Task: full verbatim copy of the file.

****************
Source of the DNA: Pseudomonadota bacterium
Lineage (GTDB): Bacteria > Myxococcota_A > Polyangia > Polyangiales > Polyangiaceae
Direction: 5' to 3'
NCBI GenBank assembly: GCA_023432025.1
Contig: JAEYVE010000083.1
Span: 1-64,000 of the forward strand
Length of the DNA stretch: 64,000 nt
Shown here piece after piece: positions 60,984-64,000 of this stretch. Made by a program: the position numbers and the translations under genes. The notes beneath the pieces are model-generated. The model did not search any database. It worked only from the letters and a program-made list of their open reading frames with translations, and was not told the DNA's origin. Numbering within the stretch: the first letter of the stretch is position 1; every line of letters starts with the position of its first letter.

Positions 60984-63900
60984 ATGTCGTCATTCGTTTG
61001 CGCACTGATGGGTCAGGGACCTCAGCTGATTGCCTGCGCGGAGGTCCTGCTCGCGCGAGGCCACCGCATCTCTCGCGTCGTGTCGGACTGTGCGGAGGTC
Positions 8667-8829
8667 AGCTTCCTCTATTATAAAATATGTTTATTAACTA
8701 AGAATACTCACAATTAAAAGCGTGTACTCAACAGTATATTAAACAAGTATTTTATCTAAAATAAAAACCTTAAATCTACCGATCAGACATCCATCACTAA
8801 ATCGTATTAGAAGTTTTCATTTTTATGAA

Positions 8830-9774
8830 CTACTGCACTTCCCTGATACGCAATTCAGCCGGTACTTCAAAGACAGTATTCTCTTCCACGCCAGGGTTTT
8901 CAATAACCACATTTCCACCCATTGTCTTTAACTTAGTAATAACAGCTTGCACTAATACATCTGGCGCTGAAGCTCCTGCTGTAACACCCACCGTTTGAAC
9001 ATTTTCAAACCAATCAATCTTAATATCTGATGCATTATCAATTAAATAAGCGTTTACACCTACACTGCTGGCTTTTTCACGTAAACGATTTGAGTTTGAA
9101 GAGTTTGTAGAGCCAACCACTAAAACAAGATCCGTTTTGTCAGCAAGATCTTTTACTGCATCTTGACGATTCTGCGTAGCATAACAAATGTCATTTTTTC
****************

Source of the DNA: Pseudomonadota bacterium
Lineage (GTDB): Bacteria > Myxococcota_A > Polyangia > Polyangiales > Polyangiaceae
Direction: 5' to 3'
NCBI GenBank assembly: GCA_023432025.1
Contig: JAEYVE010000083.1
Span: 1-64,000 of the forward strand
Length of the DNA stretch: 64,000 nt
Shown here piece after piece: positions 60,984-64,000 of this stretch. Made by a program: the position numbers and the translations under genes. The notes beneath the pieces are model-generated. The model did not search any database. It worked only from the letters and a program-made list of their open reading frames with translations, and was not told the DNA's origin. Numbering within the stretch: the first letter of the stretch is position 1; every line of letters starts with the position of its first letter.

Positions 60984-63900
60984 ATGTCGTCATTCGTTTG
61001 CGCACTGATGGGTCAGGGACCTCAGCTGATTGCCTGCGCGGAGGTCCTGCTCGCGCGAGGCCACCGCATCTCTCGCGTCGTGTCGGACTGTGCGGAGGTC
Positions 8667-8829
8667 AGCTTCCTCTATTATAAAATATGTTTATTAACTA
8701 AGAATACTCACAATTAAAAGCGTGTACTCAACAGTATATTAAACAAGTATTTTATCTAAAATAAAAACCTTAAATCTACCGATCAGACATCCATCACTAA
8801 ATCGTATTAGAAGTTTTCATTTTTATGAA

Positions 8830-9774
8830 CTACTGCACTTCCCTGATACGCAATTCAGCCGGTACTTCAAAGACAGTATTCTCTTCCACGCCAGGGTTTT
8901 CAATAACCACATTTCCACCCATTGTCTTTAACTTAGTAATAACAGCTTGCACTAATACATCTGGCGCTGAAGCTCCTGCTGTAACACCCACCGTTTGAAC
9001 ATTTTCAAACCAATCAATCTTAATATCTGATGCATTATCAATTAAATAAGCGTTTACACCTACACTGCTGGCTTTTTCACGTAAACGATTTGAGTTTGAA
9101 GAGTTTGTAGAGCCAACCACTAAAACAAGATCCGTTTTGTCAGCAAGATCTTTTACTGCATCTTGACGATTCTGCGTAGCATAACAAATGTCATTTTTTC